Investing in Property – is it a good idea?
In New Zealand property has always been seen as a ‘safe’ investment and in general this has proven to be true. Looking at the New Zealand House price index since 1992 we see prices double every 11 years or have 6.5% growth rate on average. As well as this, when investment property is cashflow positive you get an income from rent too.
So I think investing in property is a good idea generally, particularly for the longer term in areas with good jobs and population growth. Over a longer term property almost always increases in value; so does rent so this will provide you with cash flow sooner or later. Property prices in NZ are increasing in most areas at the moment with a lot of investment interest. There has been a marked increase in immigration over the past year which has pushed prices up with more people looking for property to buy and rent, and this level of immigration inflow is set to continue. Interest rates are historically low and are expected to stay low for some time.
There is uncertainty with economists trying to predict what conditions will prevail in the future because of weakness and volatility in international markets. This of course can have an effect on any type of investment, so it’s best to spread your risk and invest in different areas and asset classes. There are predictions that the Reserve Bank will impose further lending restrictions later this year to curb property price inflation. This may be an income to debt ratio, or higher level of deposit required for investment property. At this stage however, you need 30% deposit to purchase in Auckland, whereas there are no restrictions for investors in the rest of the country that differ from owner occupier buyers, (except for overseas buyers), however banks give priority for low deposit loans to first home buyers and owner occupiers.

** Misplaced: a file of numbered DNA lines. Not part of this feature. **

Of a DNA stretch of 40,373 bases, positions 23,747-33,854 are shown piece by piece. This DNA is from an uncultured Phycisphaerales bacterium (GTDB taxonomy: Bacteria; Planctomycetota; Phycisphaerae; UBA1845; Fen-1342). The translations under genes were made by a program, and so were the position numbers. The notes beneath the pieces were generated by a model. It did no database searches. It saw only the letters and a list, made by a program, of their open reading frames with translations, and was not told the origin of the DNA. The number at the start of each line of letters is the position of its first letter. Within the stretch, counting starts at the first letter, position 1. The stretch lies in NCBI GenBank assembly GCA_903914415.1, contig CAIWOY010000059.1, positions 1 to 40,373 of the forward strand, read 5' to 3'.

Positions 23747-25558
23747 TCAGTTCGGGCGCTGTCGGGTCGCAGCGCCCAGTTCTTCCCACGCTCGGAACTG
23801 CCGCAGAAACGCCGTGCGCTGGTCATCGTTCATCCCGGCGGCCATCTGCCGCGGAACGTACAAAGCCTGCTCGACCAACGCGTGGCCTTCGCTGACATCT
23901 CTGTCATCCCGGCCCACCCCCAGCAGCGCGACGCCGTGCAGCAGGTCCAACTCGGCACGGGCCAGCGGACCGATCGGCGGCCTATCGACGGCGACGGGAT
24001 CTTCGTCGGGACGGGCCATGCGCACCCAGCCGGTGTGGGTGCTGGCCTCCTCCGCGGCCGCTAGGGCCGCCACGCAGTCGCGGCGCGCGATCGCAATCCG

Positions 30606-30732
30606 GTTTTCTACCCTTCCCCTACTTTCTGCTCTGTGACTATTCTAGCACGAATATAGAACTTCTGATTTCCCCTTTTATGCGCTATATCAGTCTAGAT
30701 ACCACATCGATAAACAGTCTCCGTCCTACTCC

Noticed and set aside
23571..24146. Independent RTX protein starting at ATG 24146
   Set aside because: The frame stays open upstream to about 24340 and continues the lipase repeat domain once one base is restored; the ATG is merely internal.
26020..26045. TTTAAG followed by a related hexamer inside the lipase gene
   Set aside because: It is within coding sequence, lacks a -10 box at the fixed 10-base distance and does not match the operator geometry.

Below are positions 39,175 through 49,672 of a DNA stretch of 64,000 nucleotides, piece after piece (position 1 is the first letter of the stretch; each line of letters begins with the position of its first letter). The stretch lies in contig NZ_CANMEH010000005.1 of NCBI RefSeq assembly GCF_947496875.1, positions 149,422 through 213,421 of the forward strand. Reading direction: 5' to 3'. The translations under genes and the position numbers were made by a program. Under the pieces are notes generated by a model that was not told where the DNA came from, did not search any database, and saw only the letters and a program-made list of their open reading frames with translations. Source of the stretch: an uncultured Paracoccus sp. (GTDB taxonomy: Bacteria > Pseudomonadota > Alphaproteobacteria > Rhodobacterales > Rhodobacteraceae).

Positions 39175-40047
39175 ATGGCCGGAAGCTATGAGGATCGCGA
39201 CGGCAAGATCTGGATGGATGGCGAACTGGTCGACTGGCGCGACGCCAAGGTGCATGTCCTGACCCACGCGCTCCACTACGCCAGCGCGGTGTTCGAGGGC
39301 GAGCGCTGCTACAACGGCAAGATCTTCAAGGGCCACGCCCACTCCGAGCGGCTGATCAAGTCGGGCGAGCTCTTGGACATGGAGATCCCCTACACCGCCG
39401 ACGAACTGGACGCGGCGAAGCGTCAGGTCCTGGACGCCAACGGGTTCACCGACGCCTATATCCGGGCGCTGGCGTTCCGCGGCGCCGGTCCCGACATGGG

With the recent changes in credit criteria for overseas buyers by ANZ, Westpac and BNZ, inevitably Doom and Gloom articles begin to appear. These have merit – it’s always worth considering the possibilities of the housing market bubble bursting.